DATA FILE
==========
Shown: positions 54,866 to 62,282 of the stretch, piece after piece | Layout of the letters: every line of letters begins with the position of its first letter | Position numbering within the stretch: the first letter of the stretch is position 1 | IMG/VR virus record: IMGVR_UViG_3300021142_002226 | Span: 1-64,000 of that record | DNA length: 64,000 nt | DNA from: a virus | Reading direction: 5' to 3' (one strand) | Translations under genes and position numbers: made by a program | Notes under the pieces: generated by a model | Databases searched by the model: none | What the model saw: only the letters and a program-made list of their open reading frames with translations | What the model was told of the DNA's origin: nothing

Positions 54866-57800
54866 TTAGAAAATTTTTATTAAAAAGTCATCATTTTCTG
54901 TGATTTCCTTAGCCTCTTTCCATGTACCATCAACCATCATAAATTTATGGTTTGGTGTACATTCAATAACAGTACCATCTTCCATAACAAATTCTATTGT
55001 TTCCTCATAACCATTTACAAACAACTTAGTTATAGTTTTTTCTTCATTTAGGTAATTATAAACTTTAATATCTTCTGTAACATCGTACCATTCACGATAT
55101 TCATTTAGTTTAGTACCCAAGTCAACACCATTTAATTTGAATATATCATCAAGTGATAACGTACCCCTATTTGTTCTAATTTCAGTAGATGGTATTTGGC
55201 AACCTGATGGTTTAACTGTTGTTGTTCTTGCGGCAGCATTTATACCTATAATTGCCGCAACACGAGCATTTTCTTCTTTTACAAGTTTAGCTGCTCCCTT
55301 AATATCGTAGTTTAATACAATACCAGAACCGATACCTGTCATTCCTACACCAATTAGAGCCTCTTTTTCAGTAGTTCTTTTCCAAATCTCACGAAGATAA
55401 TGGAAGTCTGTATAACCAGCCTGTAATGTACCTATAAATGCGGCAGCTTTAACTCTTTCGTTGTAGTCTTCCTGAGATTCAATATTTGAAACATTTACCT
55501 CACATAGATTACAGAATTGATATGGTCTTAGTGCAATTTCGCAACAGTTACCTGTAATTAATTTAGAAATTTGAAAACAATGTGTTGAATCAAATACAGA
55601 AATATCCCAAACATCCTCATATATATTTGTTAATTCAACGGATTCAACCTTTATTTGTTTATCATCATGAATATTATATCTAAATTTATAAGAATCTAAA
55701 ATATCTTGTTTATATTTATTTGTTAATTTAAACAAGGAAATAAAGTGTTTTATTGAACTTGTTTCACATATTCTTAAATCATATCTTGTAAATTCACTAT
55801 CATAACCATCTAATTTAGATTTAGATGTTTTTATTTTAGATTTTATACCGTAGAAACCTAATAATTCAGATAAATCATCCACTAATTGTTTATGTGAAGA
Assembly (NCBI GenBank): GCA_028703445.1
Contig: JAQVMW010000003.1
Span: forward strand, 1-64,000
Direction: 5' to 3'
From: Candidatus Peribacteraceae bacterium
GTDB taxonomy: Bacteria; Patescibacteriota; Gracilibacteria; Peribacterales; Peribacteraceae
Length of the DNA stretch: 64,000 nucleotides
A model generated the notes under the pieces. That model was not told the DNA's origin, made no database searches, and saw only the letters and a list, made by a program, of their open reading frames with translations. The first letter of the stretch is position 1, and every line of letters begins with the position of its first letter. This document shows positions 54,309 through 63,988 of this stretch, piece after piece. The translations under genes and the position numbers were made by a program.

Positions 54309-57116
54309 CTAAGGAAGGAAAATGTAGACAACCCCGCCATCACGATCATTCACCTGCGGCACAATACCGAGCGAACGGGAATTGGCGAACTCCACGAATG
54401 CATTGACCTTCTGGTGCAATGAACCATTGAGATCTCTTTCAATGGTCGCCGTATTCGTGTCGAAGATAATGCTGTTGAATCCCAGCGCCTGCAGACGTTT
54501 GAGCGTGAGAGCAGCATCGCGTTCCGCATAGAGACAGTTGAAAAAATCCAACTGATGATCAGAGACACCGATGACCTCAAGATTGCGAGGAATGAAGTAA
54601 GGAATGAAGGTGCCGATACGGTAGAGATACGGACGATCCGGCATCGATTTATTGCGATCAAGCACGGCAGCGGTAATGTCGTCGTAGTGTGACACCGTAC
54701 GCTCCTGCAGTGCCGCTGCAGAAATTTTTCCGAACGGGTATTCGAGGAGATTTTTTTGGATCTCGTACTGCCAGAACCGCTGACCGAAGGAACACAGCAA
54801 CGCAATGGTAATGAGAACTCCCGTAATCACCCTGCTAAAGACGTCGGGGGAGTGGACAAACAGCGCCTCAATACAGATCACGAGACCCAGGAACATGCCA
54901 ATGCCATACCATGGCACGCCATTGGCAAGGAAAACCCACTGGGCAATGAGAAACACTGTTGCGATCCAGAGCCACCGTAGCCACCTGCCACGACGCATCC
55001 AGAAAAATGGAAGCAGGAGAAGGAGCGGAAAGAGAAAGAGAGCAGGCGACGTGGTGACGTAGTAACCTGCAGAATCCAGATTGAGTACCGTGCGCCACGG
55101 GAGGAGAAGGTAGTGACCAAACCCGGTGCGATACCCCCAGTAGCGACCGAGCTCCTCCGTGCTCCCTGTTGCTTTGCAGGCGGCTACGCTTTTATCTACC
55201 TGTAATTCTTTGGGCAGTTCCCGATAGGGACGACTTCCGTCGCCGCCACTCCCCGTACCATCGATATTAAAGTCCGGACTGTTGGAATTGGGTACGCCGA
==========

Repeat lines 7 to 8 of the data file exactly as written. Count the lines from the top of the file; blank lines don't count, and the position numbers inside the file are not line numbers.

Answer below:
55201 AACCTGATGGTTTAACTGTTGTTGTTCTTGCGGCAGCATTTATACCTATAATTGCCGCAACACGAGCATTTTCTTCTTTTACAAGTTTAGCTGCTCCCTT
55301 AATATCGTAGTTTAATACAATACCAGAACCGATACCTGTCATTCCTACACCAATTAGAGCCTCTTTTTCAGTAGTTCTTTTCCAAATCTCACGAAGATAA